HYPEROBJECTS are technological extensions created to reconnect humans with their non-human origins and serve as a means to visualize the invisible aspects of our world, bridging the gap between the tangible and intangible, and encapsulating the concept of the inconceivable. Hyperobjects are computer-generated simulations that utilize algorithms inspired by natural phenomena, unveiling the hidden connections within matter. By challenging the anthropocentric view of seemingly lifeless entities, they contribute to the development of an ecological consciousness. This endeavor aims to break free from the illusion of separation, forging a new culture grounded in figuration and the pursuit of radical visibility. Harnessing the power of imagination, we believe that change can be realized.
Leading this innovative project is Gaia Lazzaro, an artist and computational designer who previously contributed to Iris Van Herpen Atelier. Inspired by her studies in Biomimicry, Lazzaro embarked on this journey to establish her own venture and joined forces with visual artist Roxy Ceron. Today, Hyperobjects has become a prominent presence in Milan, driving forward its vision through collaborations with multidisciplinary artists and organizing engaging public events aimed at raising awareness about contemporary issues.
Last October, the Fattoria Vittadini, a multifaceted venue housed within the Fabbrica del Vapore in Milan, provided the setting for HYPEROBJECTS CHAPTER III: SYNCRETISM. This marked the third installment of the neophyte project HYPEROBJECTS, conceived by designer Gaia Lazzaro and inspired by the eponymous book written by philosopher Timothy Morton. Showcasing the new collection, the event was curated by the brand's creative director and visual artist, Roxy Ceron. It also featured the captivating works of esteemed international artists, namely CROSSLUCID and Mauro Ventura. Invited to explore and respond to HYPEROBJECTS' visionary concept, the artists infused their unique perspectives, aiming to unite historical and futuristic rituals as a means to heal us from the traumas and intoxication stemming from anthropocentrism.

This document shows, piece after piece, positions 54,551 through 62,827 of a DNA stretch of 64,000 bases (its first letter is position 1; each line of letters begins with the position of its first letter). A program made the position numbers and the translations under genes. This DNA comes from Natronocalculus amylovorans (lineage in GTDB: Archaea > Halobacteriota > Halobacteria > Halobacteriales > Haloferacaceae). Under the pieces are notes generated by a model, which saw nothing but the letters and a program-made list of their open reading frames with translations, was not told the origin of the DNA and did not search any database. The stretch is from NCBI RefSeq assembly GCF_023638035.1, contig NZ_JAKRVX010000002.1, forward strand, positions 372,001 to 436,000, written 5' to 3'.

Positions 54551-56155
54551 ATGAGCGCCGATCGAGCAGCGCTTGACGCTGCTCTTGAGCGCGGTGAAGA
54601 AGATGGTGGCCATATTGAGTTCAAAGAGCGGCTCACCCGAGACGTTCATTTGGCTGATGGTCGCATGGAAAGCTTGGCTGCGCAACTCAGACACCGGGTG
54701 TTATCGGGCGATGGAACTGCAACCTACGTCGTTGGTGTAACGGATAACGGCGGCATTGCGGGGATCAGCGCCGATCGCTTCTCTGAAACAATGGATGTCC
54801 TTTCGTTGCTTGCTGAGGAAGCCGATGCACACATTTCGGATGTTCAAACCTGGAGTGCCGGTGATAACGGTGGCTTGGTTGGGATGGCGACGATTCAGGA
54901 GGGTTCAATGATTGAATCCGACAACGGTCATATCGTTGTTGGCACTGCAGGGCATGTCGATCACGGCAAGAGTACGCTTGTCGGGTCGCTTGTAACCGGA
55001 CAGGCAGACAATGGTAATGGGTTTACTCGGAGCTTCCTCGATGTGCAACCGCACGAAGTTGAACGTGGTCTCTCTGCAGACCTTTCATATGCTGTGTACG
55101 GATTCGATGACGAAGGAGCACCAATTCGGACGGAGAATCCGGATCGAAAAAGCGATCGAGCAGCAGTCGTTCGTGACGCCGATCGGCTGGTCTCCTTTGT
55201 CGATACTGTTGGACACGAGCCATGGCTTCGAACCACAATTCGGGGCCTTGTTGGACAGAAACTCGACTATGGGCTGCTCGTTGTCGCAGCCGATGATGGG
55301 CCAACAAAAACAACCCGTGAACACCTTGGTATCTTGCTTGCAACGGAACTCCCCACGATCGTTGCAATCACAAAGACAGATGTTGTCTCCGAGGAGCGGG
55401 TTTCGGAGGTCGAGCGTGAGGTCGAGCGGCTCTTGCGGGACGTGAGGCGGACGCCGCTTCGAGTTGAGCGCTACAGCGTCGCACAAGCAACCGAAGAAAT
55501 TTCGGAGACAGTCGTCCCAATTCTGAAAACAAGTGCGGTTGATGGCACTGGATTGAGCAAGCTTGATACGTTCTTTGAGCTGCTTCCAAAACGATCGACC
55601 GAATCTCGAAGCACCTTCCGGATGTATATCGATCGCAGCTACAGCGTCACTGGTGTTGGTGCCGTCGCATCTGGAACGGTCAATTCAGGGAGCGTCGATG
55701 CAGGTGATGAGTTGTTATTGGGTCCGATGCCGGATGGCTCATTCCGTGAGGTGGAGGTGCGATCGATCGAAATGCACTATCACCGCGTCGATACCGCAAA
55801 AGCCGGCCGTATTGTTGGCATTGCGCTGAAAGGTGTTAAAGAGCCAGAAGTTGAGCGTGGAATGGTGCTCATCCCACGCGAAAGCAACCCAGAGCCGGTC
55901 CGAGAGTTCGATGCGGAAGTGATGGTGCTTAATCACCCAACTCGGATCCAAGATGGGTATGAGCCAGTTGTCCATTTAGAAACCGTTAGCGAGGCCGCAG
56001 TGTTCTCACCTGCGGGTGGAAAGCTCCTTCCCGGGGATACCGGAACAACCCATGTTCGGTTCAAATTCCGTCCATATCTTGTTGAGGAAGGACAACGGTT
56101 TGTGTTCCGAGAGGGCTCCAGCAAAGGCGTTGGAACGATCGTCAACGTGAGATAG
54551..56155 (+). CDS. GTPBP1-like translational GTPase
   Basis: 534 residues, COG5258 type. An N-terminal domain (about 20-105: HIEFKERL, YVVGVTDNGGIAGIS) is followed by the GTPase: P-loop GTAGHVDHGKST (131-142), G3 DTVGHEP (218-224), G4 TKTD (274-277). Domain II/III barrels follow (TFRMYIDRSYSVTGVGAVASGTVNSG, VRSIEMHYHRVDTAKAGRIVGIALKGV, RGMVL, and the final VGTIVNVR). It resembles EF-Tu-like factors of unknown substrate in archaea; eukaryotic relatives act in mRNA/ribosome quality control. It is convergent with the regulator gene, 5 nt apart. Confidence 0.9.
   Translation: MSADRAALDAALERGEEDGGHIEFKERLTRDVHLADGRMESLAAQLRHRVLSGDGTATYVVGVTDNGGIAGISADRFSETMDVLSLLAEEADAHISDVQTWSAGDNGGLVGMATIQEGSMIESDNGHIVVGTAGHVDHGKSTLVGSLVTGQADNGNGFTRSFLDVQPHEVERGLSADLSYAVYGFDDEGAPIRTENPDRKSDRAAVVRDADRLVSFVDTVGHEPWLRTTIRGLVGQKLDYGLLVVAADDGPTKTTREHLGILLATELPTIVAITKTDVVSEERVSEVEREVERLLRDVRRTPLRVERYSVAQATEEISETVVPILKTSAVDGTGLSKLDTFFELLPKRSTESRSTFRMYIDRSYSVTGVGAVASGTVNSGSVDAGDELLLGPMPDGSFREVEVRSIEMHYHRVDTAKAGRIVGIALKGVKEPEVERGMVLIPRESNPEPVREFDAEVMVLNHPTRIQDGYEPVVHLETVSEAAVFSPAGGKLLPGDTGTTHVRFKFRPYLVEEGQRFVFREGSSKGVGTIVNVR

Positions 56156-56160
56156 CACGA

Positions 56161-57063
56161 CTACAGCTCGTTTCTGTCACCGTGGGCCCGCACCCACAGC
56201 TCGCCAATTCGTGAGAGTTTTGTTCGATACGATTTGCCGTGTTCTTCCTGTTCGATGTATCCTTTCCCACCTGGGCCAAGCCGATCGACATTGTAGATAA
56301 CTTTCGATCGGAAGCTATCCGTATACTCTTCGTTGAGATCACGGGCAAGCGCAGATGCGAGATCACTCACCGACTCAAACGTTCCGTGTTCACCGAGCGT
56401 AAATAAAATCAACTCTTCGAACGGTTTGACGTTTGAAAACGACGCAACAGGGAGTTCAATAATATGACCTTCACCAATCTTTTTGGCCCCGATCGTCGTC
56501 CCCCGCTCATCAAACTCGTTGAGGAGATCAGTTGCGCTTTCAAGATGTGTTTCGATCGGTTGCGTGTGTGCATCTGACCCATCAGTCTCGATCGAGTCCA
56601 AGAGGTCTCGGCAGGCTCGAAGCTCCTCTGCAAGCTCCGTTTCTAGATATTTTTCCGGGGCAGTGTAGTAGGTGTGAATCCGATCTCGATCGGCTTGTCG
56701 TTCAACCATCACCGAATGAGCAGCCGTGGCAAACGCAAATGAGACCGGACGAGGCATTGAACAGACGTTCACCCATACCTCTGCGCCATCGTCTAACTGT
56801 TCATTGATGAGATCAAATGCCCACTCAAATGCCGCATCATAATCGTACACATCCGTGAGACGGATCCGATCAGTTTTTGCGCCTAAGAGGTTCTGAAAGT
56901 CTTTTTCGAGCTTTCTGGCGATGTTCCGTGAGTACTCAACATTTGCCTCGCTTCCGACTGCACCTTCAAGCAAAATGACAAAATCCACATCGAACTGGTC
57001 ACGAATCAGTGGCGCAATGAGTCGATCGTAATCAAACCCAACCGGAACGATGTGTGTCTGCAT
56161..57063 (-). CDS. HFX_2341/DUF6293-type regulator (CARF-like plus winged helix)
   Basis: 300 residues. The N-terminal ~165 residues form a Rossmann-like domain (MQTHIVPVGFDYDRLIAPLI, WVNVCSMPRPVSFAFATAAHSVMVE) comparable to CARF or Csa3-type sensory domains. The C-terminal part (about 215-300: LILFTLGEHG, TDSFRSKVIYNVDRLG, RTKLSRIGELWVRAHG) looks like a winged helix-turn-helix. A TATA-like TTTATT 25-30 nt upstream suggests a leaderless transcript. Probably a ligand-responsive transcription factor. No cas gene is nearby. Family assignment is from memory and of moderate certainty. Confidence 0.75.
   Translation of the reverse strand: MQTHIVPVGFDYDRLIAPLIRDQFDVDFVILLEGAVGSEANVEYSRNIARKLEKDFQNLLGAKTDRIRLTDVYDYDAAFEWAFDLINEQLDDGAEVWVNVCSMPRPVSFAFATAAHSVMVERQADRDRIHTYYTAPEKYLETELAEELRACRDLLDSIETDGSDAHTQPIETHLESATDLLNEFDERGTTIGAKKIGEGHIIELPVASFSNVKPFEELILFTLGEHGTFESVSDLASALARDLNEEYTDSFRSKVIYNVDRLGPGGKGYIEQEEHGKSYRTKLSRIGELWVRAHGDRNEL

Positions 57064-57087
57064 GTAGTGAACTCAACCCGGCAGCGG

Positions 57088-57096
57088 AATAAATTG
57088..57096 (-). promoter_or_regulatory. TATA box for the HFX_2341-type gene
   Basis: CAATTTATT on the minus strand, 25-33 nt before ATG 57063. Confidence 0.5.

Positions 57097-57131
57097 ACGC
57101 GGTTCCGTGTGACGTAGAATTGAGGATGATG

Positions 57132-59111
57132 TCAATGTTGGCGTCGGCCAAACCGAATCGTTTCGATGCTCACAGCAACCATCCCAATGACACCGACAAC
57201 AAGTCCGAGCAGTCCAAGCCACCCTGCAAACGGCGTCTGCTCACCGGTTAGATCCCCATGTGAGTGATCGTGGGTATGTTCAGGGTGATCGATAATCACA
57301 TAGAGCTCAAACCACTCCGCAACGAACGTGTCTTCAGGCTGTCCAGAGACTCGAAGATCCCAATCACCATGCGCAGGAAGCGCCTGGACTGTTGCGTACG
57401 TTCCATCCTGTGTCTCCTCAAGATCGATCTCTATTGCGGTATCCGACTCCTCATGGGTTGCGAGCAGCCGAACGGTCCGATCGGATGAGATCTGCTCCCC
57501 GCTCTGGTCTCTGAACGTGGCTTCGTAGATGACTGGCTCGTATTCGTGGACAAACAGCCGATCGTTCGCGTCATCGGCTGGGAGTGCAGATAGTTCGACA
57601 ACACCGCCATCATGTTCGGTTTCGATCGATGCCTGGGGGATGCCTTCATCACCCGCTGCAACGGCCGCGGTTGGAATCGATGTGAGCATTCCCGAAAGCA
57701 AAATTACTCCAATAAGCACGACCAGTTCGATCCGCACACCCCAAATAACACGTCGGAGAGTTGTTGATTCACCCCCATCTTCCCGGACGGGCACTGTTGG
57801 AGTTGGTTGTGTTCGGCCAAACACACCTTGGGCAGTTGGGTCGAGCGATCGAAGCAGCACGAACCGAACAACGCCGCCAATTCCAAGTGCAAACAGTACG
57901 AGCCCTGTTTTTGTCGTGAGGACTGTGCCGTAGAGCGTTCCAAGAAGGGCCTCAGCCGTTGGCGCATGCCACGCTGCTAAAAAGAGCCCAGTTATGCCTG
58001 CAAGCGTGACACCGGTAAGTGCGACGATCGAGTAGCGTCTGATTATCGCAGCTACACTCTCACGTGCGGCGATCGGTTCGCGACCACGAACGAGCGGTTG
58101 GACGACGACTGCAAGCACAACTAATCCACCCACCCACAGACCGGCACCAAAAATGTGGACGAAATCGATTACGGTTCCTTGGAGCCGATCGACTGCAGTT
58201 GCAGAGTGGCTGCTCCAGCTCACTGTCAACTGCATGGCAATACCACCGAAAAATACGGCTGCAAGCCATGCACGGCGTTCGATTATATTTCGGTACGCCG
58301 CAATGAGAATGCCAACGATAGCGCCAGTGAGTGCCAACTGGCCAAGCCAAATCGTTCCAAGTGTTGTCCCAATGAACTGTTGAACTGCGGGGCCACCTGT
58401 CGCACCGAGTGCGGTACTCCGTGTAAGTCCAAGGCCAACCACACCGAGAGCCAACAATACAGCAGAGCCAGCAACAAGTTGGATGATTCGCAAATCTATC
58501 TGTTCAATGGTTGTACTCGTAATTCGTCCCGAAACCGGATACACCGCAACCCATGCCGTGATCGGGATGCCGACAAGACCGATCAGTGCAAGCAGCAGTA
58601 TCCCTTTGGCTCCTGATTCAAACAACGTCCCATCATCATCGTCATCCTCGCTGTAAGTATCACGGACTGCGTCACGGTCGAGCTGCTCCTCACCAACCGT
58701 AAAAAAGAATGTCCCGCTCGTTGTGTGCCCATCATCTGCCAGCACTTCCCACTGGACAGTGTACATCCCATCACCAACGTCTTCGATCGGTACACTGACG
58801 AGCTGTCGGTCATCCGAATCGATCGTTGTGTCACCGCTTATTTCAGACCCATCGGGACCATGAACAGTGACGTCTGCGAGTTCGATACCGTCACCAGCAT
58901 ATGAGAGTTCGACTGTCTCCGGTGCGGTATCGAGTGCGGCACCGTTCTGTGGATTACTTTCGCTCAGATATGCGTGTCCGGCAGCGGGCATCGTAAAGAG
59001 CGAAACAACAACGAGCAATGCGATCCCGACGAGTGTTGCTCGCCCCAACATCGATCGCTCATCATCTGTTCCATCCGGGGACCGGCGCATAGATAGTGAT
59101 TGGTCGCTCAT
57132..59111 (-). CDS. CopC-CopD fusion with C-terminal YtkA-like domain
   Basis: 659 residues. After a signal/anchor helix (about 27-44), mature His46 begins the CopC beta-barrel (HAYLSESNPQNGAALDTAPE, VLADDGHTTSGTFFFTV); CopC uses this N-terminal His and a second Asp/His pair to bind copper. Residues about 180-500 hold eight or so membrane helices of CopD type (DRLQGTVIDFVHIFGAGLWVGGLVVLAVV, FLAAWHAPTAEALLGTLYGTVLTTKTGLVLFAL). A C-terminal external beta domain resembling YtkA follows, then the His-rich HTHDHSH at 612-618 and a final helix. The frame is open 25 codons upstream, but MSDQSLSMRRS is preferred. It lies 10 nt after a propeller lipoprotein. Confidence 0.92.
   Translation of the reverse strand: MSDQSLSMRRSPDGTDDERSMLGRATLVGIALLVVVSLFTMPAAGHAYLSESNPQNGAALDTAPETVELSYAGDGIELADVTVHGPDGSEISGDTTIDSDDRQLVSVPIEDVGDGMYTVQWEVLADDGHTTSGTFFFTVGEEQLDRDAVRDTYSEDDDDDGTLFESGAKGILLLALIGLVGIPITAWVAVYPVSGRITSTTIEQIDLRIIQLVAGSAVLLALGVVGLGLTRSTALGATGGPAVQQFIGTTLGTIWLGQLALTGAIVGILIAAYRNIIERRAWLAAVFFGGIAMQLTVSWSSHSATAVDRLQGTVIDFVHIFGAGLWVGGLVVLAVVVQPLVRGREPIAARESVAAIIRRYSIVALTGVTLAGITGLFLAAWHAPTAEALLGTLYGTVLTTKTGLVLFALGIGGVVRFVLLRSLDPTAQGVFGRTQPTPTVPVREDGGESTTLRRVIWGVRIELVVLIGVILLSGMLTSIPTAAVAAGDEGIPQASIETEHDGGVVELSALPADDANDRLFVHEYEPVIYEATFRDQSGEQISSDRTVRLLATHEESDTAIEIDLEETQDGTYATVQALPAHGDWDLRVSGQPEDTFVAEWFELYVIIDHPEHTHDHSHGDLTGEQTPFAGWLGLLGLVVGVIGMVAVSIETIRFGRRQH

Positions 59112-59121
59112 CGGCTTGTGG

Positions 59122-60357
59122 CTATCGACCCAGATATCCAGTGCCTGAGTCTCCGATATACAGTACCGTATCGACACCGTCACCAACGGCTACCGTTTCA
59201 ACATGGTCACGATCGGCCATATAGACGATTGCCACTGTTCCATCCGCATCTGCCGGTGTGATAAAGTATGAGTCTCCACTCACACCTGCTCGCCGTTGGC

Immersed in a vision of a post-apocalyptic future characterized by constant conflict between humanity, nature, and technology, Hyperobjects embraces new perspectives and views this socio-cultural crisis as an opportunity to cultivate a society of interconnectedness. In the event, SYNCRETISM, Hyperobjects unveiled their latest creations, which were inspired by the fusion of seemingly disparate realities: Babylonian brutalist architecture and bio-inspired computationally grown objects. This unique symbiosis aims to challenge contemporary human thinking and transport us into a realm of pre-knowledge and mental reset.